Researchers have developed a novel approach that could someday make it possible to reverse the memory loss caused by Alzheimer’s disease.
The team, led by scientists at the University of Buffalo, discovered that by focusing on genetic changes caused by influences other than DNA sequences, called epigenetic, it was possible to reverse the deterioration of memory in an animal model of Alzheimer’s.
“Not only have we identified the epigenetic factors that contribute to memory loss, but we also found ways to temporarily reverse them in an Alzheimer’s animal model,” said Zhen Yan, a professor at the University of Buffalo in the US. UU
The research, published in the journal Brain, was conducted in mouse models with genetic mutations for familial Alzheimer’s, in which more than one family member has the disease, and in post-mortem brain tissues of Alzheimer’s patients.
Alzheimer’s disease is due to genetic and environmental risk factors, such as aging, that combine to produce epigenetic changes, leading to changes in gene expression, but little is known about how this occurs.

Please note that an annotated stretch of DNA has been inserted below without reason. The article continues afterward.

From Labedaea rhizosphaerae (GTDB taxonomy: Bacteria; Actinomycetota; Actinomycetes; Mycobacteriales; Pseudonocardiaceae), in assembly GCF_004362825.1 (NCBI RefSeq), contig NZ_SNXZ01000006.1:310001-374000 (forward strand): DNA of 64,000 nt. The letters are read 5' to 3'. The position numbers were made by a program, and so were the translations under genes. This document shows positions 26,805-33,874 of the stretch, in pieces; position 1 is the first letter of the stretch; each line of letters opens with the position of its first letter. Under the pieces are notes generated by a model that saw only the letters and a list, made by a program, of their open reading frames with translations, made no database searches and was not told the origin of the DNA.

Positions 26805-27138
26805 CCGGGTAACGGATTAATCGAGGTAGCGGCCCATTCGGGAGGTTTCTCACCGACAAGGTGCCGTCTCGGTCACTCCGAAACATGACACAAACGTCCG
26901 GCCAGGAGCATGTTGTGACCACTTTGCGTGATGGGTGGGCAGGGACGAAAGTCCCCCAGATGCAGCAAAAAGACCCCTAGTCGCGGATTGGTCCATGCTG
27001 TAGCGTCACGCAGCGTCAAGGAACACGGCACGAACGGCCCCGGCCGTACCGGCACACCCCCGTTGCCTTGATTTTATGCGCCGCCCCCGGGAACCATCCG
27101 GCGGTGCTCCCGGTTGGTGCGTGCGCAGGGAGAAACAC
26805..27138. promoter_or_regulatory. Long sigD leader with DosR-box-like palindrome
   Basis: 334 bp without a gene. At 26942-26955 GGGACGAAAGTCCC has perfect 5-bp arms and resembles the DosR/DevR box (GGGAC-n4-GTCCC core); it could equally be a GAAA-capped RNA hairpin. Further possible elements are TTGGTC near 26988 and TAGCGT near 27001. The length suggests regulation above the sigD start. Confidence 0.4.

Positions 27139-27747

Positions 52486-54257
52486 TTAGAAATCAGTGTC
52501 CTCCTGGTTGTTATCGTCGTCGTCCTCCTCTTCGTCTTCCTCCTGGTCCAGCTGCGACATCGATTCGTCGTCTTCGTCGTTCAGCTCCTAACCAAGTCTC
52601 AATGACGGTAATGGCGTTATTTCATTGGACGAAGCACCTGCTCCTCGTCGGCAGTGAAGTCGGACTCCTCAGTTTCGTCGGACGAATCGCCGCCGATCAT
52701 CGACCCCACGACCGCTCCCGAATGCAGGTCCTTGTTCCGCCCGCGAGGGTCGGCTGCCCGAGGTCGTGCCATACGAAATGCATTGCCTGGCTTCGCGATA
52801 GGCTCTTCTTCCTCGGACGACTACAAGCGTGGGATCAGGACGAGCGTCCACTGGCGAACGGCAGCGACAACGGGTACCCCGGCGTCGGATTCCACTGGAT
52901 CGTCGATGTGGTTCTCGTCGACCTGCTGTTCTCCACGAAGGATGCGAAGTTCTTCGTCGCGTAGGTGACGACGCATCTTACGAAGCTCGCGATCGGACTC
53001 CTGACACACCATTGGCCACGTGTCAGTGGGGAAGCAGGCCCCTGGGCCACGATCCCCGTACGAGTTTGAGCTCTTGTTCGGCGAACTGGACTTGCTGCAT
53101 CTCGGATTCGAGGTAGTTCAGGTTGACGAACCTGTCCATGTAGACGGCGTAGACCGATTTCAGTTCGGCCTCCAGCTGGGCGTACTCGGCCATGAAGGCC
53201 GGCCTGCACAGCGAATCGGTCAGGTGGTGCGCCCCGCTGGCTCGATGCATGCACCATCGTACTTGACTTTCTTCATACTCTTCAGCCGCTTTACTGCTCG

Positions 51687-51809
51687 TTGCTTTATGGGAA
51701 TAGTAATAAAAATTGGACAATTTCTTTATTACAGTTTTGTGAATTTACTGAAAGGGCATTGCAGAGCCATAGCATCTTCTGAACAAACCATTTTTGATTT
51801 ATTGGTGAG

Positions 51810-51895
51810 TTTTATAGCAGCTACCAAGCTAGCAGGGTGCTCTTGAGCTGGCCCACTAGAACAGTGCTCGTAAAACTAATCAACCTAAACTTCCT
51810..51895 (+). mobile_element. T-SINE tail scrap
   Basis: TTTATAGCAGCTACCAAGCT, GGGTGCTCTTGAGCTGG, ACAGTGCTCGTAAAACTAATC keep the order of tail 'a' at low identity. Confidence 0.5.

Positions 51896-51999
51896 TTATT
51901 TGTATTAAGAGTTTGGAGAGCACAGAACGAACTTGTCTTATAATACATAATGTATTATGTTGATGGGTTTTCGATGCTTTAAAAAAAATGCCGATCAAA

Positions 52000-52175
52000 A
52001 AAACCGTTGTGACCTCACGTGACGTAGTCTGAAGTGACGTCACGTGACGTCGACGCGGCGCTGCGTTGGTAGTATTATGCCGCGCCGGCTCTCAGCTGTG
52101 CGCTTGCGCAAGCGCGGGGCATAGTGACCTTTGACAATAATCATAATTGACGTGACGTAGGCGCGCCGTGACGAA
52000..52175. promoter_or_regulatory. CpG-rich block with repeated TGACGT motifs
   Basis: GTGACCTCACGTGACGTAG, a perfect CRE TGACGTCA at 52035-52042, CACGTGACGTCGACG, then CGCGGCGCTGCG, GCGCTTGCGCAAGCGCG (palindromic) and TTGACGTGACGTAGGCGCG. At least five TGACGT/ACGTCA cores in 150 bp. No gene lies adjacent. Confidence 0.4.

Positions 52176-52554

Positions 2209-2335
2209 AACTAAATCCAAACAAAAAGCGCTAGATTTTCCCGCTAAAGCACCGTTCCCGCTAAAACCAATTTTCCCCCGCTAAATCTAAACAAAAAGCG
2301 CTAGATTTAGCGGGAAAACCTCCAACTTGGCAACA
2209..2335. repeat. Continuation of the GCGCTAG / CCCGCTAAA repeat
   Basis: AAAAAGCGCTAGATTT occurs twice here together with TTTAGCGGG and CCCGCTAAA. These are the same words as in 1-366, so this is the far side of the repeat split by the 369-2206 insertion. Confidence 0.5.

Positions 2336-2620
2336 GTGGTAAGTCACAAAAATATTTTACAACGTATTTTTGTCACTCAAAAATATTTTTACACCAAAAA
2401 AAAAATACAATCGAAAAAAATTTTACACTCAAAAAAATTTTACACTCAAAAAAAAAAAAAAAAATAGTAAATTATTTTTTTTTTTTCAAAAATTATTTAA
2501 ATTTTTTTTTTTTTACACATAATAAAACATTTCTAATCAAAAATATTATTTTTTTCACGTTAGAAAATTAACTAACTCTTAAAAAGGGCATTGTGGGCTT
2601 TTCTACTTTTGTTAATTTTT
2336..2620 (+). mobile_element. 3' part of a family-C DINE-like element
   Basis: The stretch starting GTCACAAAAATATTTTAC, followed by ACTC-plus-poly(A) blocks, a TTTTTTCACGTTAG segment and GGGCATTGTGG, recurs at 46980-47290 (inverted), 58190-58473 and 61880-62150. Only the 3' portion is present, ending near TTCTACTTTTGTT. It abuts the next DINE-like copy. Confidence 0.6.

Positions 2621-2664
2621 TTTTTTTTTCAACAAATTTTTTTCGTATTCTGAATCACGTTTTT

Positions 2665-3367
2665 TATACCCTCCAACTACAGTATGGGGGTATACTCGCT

Epigenetic changes in Alzheimer’s disease occur mainly in later stages, when patients can not retain newly learned information and exhibit the most dramatic cognitive decline, Yan said.
A key reason for cognitive decline is the loss of glutamate receptors, which are critical for learning and short-term memory.
The researchers found that the loss of glutamate receptors is the result of an epigenetic process known as repressive histone modification, which is elevated in Alzheimer’s disease.
“Our study not only reveals the correlation between epigenetic changes and Alzheimer’s, we also discovered that we can correct cognitive dysfunction by targeting epigenetic enzymes to restore glutamate receptors,” Yan said.
The Alzheimer animals were injected three times with compounds designed to inhibit the enzyme that controls the repressive modification of histones.
In animals that received the enzyme inhibitor, cognitive function was restored and confirmed by recognition memory assessments, spatial memory and working memory.
The improvements lasted a week. Future studies will focus on developing compounds that penetrate the brain more effectively and, therefore, are more durable, researchers say.